Tag Archive: collaboration
–[Proposals and areas of interest from participants as indicated on the THATCamp registration form.]–
As a Rare Books and Manuscripts librarian, I am interested in exploring how the materials held by special collections libraries are being mobilized for and integrated into digital humanities projects. In particular, I am interested in investigating:
a) collaboration between different special collections institutions and subject specialists on digital humanities projects [and, particularly, how we might best fulfill researchers' desire for pooled subject-oriented resources that span institutions]
b) the types of functionality that researchers in the humanities want from digitized books, manuscripts, and artifacts
c) the latest trends and tools in the digital humanities.
It his my hope that discussing these matters will help me generate better digital projects at my own library as well as forge productive partnerships with other THATCamp attendees.
In a recent whitepaper, “Divided and Conquered: How Multivarious Isolation Is Suppressing Digital Humanities Scholarship,” Quinn Dombrowski and I argued that isolation is a major challenge for the digital humanists, especially at the small liberal arts colleges that are members of the NITLE network, at primarily undergraduate institutions, or at other institutions without a digital humanities center. Isolation is especially problematic since much digital humanities work is collaborative. How can you effectively engage in digital humanities if you are the only digital humanist on your campus? I would be interested in a session that discusses how to combat isolation in the digital humanities.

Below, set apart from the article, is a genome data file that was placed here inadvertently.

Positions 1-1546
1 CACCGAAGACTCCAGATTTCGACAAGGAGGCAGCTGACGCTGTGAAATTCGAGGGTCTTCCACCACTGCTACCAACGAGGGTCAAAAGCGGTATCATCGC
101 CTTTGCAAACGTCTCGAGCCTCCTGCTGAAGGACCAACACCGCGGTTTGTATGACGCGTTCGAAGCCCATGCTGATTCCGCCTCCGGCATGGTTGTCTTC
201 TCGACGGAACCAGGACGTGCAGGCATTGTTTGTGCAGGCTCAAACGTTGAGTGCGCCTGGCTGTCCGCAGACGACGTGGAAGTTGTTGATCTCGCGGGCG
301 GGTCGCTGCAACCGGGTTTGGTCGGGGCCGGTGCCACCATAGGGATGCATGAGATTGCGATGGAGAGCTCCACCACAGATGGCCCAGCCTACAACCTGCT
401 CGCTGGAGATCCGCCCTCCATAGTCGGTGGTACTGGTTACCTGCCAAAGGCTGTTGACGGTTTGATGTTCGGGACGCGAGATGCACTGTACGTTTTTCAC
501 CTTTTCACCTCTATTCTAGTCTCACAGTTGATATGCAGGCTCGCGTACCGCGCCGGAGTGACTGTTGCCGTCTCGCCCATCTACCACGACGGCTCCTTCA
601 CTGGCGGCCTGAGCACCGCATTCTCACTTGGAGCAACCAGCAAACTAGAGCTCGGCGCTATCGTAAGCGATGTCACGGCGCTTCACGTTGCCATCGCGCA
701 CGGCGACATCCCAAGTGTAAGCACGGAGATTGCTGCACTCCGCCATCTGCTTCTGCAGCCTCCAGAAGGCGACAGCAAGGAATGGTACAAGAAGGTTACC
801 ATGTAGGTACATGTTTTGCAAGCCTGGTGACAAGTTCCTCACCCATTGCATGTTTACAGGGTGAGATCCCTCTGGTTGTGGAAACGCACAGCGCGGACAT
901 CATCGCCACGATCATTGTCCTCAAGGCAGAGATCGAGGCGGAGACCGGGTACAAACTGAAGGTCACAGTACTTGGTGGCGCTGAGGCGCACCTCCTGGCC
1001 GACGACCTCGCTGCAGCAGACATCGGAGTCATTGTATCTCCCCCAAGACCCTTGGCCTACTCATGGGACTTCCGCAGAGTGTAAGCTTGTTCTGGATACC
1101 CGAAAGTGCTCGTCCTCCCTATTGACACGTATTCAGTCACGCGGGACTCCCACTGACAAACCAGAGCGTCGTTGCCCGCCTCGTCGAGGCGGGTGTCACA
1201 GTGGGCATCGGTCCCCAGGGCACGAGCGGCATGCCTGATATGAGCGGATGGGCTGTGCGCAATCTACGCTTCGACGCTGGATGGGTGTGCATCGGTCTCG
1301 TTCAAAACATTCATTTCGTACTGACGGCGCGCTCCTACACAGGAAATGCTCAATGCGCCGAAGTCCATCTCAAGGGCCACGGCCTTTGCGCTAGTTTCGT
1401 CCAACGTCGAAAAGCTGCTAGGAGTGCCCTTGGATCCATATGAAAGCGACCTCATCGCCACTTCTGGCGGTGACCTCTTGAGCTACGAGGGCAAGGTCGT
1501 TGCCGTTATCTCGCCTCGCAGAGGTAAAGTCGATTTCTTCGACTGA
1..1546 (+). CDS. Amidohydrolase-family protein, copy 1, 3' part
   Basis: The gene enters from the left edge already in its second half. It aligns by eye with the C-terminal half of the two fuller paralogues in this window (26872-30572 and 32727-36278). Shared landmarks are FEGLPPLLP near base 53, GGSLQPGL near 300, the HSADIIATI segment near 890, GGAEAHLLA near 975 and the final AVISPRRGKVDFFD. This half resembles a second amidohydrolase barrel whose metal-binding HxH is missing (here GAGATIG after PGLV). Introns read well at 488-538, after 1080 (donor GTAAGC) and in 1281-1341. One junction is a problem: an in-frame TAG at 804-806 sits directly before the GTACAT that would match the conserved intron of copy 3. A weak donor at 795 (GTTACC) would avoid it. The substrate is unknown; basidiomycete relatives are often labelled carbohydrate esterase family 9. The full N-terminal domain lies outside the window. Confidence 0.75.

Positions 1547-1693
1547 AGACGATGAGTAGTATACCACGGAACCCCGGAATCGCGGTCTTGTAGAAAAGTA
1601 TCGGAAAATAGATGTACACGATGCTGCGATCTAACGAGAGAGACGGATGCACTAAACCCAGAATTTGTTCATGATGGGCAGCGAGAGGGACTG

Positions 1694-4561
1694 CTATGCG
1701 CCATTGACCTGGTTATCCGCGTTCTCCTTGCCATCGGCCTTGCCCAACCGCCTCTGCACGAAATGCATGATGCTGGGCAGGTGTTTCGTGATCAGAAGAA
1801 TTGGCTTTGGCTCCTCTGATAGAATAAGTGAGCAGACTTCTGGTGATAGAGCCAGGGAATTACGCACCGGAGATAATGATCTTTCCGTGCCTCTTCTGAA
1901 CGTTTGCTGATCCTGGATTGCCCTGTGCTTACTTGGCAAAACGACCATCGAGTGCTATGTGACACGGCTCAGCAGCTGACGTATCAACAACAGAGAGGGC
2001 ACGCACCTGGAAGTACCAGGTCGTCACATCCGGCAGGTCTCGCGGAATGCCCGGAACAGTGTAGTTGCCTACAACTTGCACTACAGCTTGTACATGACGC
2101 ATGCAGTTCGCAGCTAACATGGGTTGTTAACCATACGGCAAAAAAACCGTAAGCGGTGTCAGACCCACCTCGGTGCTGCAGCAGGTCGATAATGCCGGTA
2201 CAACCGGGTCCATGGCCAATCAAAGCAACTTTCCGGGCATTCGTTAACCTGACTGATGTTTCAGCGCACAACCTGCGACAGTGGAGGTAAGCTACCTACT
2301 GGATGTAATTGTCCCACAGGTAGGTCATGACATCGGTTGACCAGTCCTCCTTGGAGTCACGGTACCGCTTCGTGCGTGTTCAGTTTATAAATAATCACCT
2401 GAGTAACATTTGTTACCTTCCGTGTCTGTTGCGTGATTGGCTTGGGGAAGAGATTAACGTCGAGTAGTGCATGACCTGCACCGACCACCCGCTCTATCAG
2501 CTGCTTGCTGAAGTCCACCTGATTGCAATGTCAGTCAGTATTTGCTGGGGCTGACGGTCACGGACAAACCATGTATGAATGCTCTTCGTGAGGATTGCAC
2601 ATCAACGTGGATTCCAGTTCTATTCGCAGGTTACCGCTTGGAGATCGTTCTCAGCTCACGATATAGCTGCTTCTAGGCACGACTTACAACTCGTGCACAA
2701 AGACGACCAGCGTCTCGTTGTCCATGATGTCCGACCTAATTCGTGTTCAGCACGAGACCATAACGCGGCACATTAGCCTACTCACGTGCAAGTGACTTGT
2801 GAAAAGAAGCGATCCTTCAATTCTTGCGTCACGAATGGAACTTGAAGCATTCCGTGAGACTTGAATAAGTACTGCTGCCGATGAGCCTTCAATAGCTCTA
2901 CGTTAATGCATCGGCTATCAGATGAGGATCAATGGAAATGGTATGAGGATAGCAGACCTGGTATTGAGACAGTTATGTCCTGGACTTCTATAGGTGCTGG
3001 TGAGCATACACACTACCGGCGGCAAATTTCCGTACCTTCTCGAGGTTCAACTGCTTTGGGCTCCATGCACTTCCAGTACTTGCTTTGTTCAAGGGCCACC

This session might include successful strategies and remaining challenges. Regional THATCamps like this one help, as does social media. Currently, we are also working on a project to combat that isolation by developing a project registry to link potential project collaborators. DHCommons, short for Digital Humanities Commons, seeks to ameliorate the isolation that impacts digital humanists by developing an infrastructure that facilitates both collaboration and awareness of existing digital humanities projects. Although isolation from digital humanist colleagues and information about activities in the field is felt most acutely at smaller or non-research institutions that lack a digital humanities center, even scholars at institutions with well-supported centers may need reliable channels for connecting with potential collaborators beyond their institution, or discovering extramural projects without the resources for extensive outreach efforts. These disconnects between potential collaborators and existing projects result in duplicated effort. Rather than building on one another’s work or combining complimentary resource pools (e.g., skilled student labor on one side, and institutional funding on the other), scholars end up repeating or nearly repeating existing projects or redeveloping existing tools. To address these challenges, DHCommons will build an online project repository that provides faceted searching and browsing, where project leaders can post needs (e.g. technical assistance, beta testing, or content development), and potential collaborators can post their interests and availability. This tool will form the centerpiece of a larger effort to break down silos in the digital humanities community by changing practice. What silos do you see and how can we break them down?